I need to setup something to distribute maps, ideas, tips and other things better than this blog. Planning to set that up soon, but not sure when.
The UCI Rules Committee announced that professional teams will be allowed to use disc brakes in all races for 2016. “We think this will help cyclists at all levels spend more money,” said committee chairman Snookie van der Sluit in a press release.
“There is a significant need for disc brakes among manufacturers, wholesalers, and retailers in every market segment,” said van der Sluit. “And disc brakes allow them to meet the need for more customer expenditures, which is a key component in making cycling even less affordable as a sport or recreational activity while simultaneously accelerating the twin trends of planned obsolescence and product incompatibility.”
Reactions in the cycling world were generally positive. “I don’t give two fucks what we ride, all my shit’s free,” said Fabian Cancellara when asked about the rule change.
Mike Sinyard, president of Specialized, was equally enthusiastic. “I’d definitely give two fucks, probably even ten,”…
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Healthy humans indeed need healthy soils!
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I purchased and used two examples of each of the Salsa Delgado 700C/29ers rims: the typical rim brake CX version still sold, the retired Disc and retired Disc Race. The Disc versions were sold off or retired years ago. The rim brake versions are still going strong, even with the cracks next to the eyelets.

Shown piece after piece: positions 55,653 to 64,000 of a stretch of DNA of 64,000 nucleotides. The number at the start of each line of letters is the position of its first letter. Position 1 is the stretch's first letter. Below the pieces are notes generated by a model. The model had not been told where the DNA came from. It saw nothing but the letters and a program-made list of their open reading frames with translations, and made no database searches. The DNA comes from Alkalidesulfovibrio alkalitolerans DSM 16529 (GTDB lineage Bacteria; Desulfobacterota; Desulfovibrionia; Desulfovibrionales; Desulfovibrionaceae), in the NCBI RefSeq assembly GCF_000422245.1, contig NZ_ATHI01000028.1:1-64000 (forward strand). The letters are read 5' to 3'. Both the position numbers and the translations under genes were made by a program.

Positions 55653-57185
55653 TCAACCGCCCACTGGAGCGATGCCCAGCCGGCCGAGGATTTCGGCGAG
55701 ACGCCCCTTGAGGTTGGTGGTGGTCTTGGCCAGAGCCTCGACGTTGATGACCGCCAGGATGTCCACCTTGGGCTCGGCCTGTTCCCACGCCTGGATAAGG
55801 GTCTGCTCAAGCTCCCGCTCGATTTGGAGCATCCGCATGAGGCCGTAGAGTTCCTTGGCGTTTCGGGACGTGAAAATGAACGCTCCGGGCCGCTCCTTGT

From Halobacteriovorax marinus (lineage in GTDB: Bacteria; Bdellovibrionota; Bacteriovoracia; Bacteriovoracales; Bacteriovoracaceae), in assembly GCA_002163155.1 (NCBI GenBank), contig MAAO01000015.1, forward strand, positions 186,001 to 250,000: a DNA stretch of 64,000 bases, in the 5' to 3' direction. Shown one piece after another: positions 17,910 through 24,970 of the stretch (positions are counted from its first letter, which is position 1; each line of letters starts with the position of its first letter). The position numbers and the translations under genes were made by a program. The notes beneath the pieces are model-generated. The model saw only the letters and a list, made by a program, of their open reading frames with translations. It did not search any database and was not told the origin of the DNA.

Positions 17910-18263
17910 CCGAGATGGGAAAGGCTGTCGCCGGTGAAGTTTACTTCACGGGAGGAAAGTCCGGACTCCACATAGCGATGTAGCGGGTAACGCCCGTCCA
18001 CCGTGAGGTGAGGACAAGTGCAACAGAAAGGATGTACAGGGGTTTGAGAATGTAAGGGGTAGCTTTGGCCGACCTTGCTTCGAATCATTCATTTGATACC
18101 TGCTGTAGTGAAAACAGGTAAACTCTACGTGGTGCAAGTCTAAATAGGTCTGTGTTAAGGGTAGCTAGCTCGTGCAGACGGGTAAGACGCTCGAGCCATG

Many people seem to trash the reputation of these rims on-line, but just like everything on-line, the crabby people are the most visible. All six of these rims have failed, however, I am satisfied with them. They all lasted a long time, did not cost much, and performed as expected.
First the Disc 29er ones. I bought them built with XT disc hubs for like $125 around 2006. The rims developed an annoying rattle. Salsa recalled them and I got brand new rims and Salsa covered the labor and new spokes to rebuild them. I then ran those rims for years until I gave them away to Mt. Rainer Bike Co-Op
The Disc Race 29ers were built up by a skillful builder with XTR disc hubs. They were great! Light and caused me no troubles until, my lame ass technique taco’ed the front in the 2009 SM100. It may have happened with any wheel, but probably not with a heavier & tougher rim. The rear then broke at the weld about a month later, regardless, I got three years out of those racey rims. Totally ok with me.
Lastly the two CX versions. They have been beat and beat on a series of CX and commuter bikes. The front one’s brake track is so worn that I need to retire it. The rear (pictured) developed the cracks between the eyelets. This is reported by many, but after 8 years and how it was used it is totally ok with me.
This is the MoCo Epic map showing all the courses. It does not show the location of the aid stations, start finish, etc. Those were not needed for this version for the folks assembling the documents. I am making other versions with the aid stations locations, direction arrows and a separate map for each course.
The new maps for the 2014 MoCo Epic are currently being proofed. They should be available from the organization shortly.
Ride with GPS is offering map updates for Garmin units for $25. That is much cheaper than Garmin charges, however, the map data is using Open Street Maps (OSM) data which you can download to Garmin units for free. This website offers info on how to do download OSM data and put it on your GPS unit. At home, I have links to a very concise webpage with very easy to follow directions. I will update this posting with that info soon. Thew data on my Garmin Oregon 300 (from about 2005) works fine with it and can even follow the roads and trails for driving/riding directions.